because, I mean, we’re literally walking in in the morning
and someone will walk down the street and one of our
neighbors will come in with a basket full of these giant
zucchinis or eggplant. And so you really never know what
you’re going to get and so I was well prepared fortunately.

Jackie Keller: Well, I think you’re going to be well prepared for what
we’re going to do because I could not resist doing a little
co-cooking with you here.

Chef D: Oh, no.

Jackie Keller: It maybe seven years since we shared the kitchen when you
worked for me and we cooked together, but I thought we’d do a
little bit of that today.

Chef D: Awesome.

Jackie Keller: So I have some mystery ingredients for you. Are you ready
for your challenge here on Food Exposed?

Chef D: I am. I am ready.

Jackie Keller: Well let’s go cook.

Chef D: Okay.

Jackie Keller: Okay Chef D, so now is the time for you to absorb this
challenge because what we’re going to do is throw it
together. I just bought some ingredients from the kitchen and
I thought you could create something wonderful from it. I
know you can. I did pick the ingredients for a reason, so
real quick I brought some cooked brown rice.

Chef D: Okay.

Jackie Keller: Because we know that that’s wholesome, nutritious, high
fiber . . .

Chef D: Fiber.

Jackie Keller: . . . good base. And then kale because you know
everything’s kale these days.

Chef D: I love kale, personal favorite of mine.

Jackie Keller: Good, good, and I steamed it a little bit because kale
does better with a little bit of time, so I know time would
be of the essence. So I steamed a little fresh kale for you.
We chopped some red bell peppers.

Chef D: Great.

Jackie Keller: And I brought some almonds because this is another one of
my favorite nutritionally . . .

Chef D: Dense foods, yeah.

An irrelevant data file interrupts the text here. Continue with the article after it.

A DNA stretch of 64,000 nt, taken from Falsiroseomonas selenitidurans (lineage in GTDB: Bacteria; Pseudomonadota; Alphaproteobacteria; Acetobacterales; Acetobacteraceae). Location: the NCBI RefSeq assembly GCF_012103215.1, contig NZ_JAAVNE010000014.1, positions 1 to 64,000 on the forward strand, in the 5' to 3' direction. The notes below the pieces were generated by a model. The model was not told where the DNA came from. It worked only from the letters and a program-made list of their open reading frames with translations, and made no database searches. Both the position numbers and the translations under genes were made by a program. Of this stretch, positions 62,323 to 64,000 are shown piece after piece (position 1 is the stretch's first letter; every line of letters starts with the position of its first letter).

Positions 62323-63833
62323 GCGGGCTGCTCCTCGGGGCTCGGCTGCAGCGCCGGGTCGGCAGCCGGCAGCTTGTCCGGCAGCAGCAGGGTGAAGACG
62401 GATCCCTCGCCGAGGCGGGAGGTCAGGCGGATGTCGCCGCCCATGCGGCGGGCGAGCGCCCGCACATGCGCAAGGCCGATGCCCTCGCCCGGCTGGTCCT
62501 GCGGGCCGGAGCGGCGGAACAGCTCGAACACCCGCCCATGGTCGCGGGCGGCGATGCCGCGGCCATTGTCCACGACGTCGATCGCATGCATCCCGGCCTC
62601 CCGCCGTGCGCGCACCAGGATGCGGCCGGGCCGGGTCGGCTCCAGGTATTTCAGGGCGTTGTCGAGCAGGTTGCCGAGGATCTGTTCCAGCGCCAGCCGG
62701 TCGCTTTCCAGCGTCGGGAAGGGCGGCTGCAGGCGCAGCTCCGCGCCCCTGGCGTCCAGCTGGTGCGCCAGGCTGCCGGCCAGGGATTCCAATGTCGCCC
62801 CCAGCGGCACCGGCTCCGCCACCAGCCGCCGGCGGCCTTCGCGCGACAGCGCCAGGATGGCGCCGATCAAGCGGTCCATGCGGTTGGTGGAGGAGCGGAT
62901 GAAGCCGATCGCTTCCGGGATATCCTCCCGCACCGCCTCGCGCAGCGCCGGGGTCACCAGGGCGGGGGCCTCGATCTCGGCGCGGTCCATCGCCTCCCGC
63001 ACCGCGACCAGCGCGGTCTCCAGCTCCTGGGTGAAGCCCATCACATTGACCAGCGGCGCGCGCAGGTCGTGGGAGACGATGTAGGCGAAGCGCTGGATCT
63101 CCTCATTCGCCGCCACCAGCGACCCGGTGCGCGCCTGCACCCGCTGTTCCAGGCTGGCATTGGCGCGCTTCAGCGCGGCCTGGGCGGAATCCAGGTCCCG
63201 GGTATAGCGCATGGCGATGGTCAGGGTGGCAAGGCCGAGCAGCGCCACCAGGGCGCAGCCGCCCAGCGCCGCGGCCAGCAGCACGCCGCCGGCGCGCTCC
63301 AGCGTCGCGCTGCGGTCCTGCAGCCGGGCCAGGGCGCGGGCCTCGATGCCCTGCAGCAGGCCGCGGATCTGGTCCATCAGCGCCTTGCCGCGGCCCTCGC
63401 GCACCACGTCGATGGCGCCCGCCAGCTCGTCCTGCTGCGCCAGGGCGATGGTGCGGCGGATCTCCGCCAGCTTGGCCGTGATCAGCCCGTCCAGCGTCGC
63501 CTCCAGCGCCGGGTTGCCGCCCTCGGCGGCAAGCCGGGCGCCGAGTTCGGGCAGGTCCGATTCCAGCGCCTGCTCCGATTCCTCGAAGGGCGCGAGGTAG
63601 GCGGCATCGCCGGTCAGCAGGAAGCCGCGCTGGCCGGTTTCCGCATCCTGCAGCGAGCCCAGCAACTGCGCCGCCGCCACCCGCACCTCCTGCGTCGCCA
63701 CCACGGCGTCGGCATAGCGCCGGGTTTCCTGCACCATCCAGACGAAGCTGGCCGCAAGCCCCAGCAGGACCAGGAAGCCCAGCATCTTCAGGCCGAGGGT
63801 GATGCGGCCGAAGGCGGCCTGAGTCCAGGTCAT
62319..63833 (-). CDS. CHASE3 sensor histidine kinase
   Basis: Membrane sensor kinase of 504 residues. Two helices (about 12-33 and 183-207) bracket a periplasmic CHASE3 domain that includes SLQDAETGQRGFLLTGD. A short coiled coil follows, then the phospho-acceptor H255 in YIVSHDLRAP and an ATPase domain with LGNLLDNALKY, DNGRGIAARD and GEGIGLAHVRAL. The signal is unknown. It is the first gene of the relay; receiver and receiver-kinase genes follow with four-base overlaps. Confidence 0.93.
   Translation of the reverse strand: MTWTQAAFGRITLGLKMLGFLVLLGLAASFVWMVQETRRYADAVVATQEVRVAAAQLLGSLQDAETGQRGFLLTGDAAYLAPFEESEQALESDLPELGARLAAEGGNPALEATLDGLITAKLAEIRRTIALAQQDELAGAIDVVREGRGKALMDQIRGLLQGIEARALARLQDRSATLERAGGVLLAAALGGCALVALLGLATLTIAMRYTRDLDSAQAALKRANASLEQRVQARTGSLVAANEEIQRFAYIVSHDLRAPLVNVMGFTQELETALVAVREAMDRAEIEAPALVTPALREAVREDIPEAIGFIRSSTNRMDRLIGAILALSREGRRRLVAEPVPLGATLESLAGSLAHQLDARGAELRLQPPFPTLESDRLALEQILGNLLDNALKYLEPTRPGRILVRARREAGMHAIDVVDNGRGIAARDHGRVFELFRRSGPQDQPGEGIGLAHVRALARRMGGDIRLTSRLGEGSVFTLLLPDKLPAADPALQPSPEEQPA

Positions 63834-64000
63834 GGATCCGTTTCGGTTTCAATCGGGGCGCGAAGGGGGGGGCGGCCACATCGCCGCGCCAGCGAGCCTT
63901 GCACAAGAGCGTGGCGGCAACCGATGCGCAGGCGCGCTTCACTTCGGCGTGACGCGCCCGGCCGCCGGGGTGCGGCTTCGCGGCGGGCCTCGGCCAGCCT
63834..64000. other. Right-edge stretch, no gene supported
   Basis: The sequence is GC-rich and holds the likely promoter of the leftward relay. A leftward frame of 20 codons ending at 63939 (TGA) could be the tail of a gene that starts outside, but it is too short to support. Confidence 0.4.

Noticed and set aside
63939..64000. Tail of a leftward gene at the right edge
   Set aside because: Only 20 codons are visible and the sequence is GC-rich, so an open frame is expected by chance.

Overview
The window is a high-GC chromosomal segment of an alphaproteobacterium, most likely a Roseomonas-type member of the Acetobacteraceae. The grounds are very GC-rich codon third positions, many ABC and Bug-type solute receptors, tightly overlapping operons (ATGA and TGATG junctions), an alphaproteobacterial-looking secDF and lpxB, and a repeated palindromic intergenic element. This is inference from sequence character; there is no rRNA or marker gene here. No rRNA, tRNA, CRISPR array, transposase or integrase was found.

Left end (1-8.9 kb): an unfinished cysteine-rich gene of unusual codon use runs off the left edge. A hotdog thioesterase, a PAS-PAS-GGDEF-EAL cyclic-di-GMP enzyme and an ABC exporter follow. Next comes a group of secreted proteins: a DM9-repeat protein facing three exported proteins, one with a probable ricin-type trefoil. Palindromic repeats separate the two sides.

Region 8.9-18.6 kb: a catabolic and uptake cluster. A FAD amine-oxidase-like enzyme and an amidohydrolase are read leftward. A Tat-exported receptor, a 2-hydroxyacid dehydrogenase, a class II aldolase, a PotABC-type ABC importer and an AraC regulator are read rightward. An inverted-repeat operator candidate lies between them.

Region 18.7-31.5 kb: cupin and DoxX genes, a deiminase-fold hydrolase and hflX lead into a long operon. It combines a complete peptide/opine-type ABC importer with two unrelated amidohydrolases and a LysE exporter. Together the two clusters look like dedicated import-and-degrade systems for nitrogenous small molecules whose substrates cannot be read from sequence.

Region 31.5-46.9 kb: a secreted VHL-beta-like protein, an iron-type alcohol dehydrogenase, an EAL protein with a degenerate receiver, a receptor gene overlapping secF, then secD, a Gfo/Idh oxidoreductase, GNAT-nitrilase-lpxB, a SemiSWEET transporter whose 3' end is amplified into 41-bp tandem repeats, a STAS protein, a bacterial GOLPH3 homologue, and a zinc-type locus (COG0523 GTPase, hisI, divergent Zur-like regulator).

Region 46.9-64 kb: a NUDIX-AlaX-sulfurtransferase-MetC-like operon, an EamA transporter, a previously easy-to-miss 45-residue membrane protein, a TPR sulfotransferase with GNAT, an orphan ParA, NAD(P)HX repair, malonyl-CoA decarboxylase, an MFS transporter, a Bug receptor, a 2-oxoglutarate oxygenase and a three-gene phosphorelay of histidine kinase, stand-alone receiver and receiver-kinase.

Jackie Keller: Really great, great nutritional calories there, great
Vitamin E, and great Omega-3 Fatty Acids, and then because I
love dried fruit, I brought some unsulfured slivered dried
apricots. You have some vegetable broth to work with.

Chef D: Okay.

Jackie Keller: You have some extra virgin olive oil and you have one of
our salt and sugar free seasoning blends. This is the
Mediterranean blend which you probably remember from when you
worked with me.

Chef D: Yes, wonderful. I love that stuff.

Jackie Keller: So the pan is getting hot and I’m going to turn the
cooking over to you.

Chef D: Okay.

Jackie Keller: And let you just kind of go for it and put something
together for us.

Chef D: Okay, wonderful.

Jackie Keller: All right.

Chef D: Yeah.

Jackie Keller: So.

Chef D: Well, this is really my philosophy . . .

Jackie Keller: Yeah.

Chef D: . . . that there are just certain recipes that work and then to
understanding why those recipes work really will set you free
from the necessity of having a recipe. So we will just get
started by adding a little bit of fat to the pan and that’s
pretty hot there.

Jackie Keller: Yeah, I’m going to cool it down a little bit for you.

Chef D: That’s warm.

Jackie Keller: Yeah, this thing really heats up well.

Chef D: And we’ll start with the aromatics. And the aromatics, you
know, this could be celery, this could be onion, yeah, these
beautiful red bell peppers, this is great, this is great. And
so we’ll just kind of, I mean, you can already smell that.

Jackie Keller: Right.

Chef D: That’s wonderful. And so this is flavoring the fat that we have
in the pan and it’s just going to get a little bit of